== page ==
What would Plato do in a pandemic?

What did he do? He’d treat it not only as a problem to solve but as an experience to understand. And what might be understood? “Modern people are attempting to live knowing only a fraction of what it is to be human.”

A piece at The Idler, launching our new Introduction to Plato’s Dialogues.

How might Plato address the pandemic events that now dominate our lives? It might help, first, to identify a route he wouldn’t have taken. It’s a thought experiment, beloved of modern philosophers, called the Trolley Problem.

Imagine a runaway train carriage that is about to kill six people. You are a guard with the power to switch the points so that the carriage is diverted. The catch is that this would result in the death of one. Should you do it? Should the one death save the many?

Philosophers today like it because it appears to mirror the ethical dilemmas that politicians and doctors are apparently facing. But the approach begs a far deeper problem.

Plato would have seen that treating life as, at base, a series of calculations is flawed. It’s not that there are not pandemics, that life isn’t agonizing and tragic, that death does not exist. Rather it’s that we’ve lost sight of the highest and widest horizons with which we’re capable of participating.

Modern people are attempting to live knowing only a fraction of what it is to be human.

He signalled a richer view with his invocations of “the good, the beautiful, the true.” He showed how the world’s soul and transcendent sight can be experienced intimately, by following the dynamics of love and longing. His most inspiring teachers were not logicians or debaters, figures he despised as sophists. They were geniuses of the human spirit, like the eccentric follower of the god Apollo, Socrates, and the adept in life’s mysteries, Diotima.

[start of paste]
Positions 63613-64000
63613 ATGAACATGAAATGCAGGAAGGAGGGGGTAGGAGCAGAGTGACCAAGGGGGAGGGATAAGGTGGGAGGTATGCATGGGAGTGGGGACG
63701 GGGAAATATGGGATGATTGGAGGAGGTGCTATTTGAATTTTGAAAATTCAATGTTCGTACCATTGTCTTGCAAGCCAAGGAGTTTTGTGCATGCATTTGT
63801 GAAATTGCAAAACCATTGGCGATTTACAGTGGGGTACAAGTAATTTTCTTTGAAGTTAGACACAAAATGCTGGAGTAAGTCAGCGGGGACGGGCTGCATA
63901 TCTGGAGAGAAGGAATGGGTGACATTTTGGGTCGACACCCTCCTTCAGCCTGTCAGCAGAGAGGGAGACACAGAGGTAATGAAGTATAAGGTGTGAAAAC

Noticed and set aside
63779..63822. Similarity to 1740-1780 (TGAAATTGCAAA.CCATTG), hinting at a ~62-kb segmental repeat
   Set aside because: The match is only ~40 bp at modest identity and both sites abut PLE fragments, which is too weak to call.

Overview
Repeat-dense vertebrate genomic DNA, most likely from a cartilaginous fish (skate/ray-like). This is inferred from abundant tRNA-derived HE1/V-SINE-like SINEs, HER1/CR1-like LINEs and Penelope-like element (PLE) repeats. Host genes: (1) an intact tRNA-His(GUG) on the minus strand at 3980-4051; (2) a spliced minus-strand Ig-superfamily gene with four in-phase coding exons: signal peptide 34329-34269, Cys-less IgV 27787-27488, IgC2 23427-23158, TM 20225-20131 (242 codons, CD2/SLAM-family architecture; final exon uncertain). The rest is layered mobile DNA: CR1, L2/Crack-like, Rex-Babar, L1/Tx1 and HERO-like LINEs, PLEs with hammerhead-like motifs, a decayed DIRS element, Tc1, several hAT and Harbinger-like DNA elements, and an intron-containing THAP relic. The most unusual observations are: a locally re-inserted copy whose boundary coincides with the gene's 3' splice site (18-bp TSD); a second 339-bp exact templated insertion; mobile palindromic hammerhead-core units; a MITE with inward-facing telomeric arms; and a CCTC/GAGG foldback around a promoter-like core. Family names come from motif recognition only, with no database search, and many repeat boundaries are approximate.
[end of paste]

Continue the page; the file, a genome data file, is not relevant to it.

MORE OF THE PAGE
His dialogues contain lots of arguments, for sure. But don’t imagine that they are what is nowadays called “Socratic dialogue”, meaning the abstract quest for coherent definitions. The dialogues are weaves of inventive myths, everyday encounters, divine invocations and troubling experiences. When Plato deploys reason, it is used to take people to an edge where they are forced to let go of what they think they know, and discern something more tremendous, more surprising, more life-giving.

Plato’s aim is to use whatever life throws at us to show that there’s always more to life than meets the eye. He knew about plague and war, by the way. His life was affected by truly horrific incidents of both. But because he didn’t see life as a problem to be solved, but as an experience to be understood, he was able to inspire not only his generation, but generations for millennia.

There are some modern philosophers who understand the difference. Take Albert Camus, though it’s telling that he denied he was a philosopher.

His best-known works are novels and The Plague is clearly the one for now. It imagines an African city cut off from the world by bubonic plague. It addresses the crisis by telling stories, describing reactions, illuminating psychology, testing meaning. It is brave, direct, honest. It concludes: “There are more things to admire in men than to despise.”

To know such truths in your soul is to start to share Plato’s perception. He would help us have it once again. I hope that the new online Idler course, introducing Plato’s dialogues, can be a guide towards this alternative, the original, vision for philosophy.

An Introduction to Plato’s Dialogues with me and Tom Hodgkinson is now available at The Idler.

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